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May is the new April....isn't it? Lets talk about horse feet!


Since all I seem to be doing is looking at horse feet, I thought that my history with horse hooves and maintenance might be a good April (but really its May) blog topic!


We’re having an unseasonably pleasant spring here, so everyone is out and wanting on there horses. When others want on their horses that means I get busy under them with trimming and shoeing. I’ve been working my tail off bent over under horses earning money for my Gaucho Derby Fund! This post isn’t going to be directly related to Gaucho Derby training per-se, but it is how I’m contributing to my own fund and farrier work definitely keeps me in shape. PLUS I have some of the MOST SPECTAULAR clients who have been tacking on a little extra tip here and there to help me on the road to Patagonia!


My history with horse feet:


When I moved to Wallowa County in 2012 I quickly acquired a couple of care lease horses and found Dennis Brennan, the premier local barefoot trimmer, right away. I will always be grateful to him and “blame” him for getting me into this profession. I think the first visit we spent 3 hours together nerding out about horse feet and he said “you know you could do this if you really wanted to.” I didn’t think I was capable at the time. He didn’t give up on me and the next time he came out, he showed me how/why and we talked anatomy and he had me hooked. He told me he’d teach me how to do my own and it led to my odd obsession with horse feet. I started trimming only my own under Dennis’s watchful eyes. Then slowly as I studied on my own and gained confidence I would trim for friends (for free). I decided that if I wanted to do this professionally, I needed to know more than trimming and I needed some accreditation. In 2015 I enrolled at Mission Farrier School with the help of my friend Solveig from Olivia Farm (see my sponsors page). Then in August, I had my incident and house fire, so farrier school was postponed until spring of 2016.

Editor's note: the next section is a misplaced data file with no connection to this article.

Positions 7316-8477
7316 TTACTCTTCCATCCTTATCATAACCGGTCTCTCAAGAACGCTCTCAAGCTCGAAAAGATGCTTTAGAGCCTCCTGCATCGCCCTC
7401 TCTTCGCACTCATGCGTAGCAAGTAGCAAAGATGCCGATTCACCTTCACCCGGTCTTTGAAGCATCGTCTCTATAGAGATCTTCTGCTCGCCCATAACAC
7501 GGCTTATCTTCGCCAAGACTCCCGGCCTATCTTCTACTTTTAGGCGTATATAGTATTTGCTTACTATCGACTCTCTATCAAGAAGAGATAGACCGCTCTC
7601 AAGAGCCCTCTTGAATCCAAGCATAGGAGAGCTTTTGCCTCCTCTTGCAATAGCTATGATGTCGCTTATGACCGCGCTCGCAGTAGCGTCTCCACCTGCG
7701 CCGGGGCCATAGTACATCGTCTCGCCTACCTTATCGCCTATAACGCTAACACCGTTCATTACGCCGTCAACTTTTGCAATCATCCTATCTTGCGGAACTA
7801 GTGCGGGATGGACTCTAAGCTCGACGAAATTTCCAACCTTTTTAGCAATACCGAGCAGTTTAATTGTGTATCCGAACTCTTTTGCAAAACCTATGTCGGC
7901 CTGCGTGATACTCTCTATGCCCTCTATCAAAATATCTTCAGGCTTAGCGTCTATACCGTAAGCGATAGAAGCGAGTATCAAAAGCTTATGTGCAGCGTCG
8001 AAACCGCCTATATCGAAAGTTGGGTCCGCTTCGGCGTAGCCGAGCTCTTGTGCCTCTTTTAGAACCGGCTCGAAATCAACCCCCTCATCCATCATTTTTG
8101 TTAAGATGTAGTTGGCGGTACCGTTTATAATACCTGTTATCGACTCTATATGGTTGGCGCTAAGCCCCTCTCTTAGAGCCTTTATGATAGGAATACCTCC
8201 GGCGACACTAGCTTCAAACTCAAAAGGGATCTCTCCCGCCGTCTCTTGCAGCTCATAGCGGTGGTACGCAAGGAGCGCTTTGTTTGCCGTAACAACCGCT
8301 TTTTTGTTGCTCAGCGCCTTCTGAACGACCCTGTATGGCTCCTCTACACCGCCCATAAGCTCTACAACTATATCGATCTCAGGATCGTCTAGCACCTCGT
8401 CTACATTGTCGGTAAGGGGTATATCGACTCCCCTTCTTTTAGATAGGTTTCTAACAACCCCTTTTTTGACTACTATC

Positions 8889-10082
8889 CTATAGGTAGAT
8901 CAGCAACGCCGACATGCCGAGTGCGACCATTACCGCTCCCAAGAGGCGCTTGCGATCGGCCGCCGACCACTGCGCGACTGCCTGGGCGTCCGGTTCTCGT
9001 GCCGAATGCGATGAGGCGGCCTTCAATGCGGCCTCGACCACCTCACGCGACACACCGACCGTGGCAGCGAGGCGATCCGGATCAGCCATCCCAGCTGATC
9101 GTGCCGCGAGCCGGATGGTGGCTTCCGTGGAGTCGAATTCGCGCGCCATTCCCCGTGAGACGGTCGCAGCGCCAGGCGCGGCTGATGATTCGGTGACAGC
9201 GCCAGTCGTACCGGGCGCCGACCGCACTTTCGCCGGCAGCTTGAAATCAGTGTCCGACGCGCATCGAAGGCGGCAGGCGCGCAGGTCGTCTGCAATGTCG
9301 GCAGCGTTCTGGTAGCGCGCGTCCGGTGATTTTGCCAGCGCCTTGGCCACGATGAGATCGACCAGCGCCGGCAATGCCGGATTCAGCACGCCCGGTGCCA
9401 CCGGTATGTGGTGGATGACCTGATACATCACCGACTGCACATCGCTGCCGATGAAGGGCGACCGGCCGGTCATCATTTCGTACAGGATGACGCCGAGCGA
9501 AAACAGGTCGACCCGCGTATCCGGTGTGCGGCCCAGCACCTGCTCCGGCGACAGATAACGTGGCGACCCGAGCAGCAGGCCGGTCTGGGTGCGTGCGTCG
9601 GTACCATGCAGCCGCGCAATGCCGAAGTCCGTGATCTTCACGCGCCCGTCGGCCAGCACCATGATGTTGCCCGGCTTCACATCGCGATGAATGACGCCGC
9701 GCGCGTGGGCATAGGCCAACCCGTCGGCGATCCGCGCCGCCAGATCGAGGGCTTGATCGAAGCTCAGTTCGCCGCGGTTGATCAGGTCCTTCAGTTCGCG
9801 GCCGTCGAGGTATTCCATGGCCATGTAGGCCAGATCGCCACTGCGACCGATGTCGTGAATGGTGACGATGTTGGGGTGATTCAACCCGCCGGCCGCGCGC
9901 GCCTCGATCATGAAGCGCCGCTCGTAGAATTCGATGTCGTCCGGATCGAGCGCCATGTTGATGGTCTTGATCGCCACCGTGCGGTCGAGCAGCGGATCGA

I will NEVER forget the insane terror and excitement on the first day of farrier school. The first nail I ever drove through a horse hoof made me sweat. I will always feel love towards that little appaloosa gelding and his patience with me. Yes, we were under horses on the very first day! Mark Plumlee (the original living legend) and Shasta Lakey were the most phenomenal teachers. They set the perfect course for us with a balance of barefoot trimming, forging skills, anatomy, lameness prevention, therapeutic podiatry and McGyver-esque ingenuity. They were remarkable in how they helped each of us observe movement, navigate mapping feet, and finding the right balance for each foot on each horse. I graduated in April of 2016 and I’ve been under horses consistently ever since!


Why I love my job:


For me, there is absolutely NOTHING better than the feeling of helping another soul. Therapeutic podiatry is one of my favorite things because of the instant HUGE reward. I have the pleasure of taking an animal in pain and either reducing or eliminating the pain. It is extra rewarding to take those animals beyond their initial incident or injury and get them back to a place of comfort or back to work! I treat every horse, mule or donkey I get under as I would like to be treated. I’ve learned that I can get away with a lot more if I work with them. Although that sometimes puts me into some remarkably interesting yoga poses LOL

I love taking horses with deformities back to a more natural foot with proper balance. It brings me great joy when horses/mules that can now go barefoot that never could before. I also have clients who can now ride and use horses that they had since retired because of injury. There’s also reward in maintenance and keeping a horse balanced and sound for years and years.


All-in-all the animals and the wonderful people who care for them take the work out of my job and make it a pleasure to get up each morning. So if you see me out in the old F250 with the pink stripe and the little white cargo trailer, give me a wave because chances are I’m exited to see my 4 hooved and 2 legged clients or I’m smiling because I’m on my way home covered in dirt and smelling like horses.

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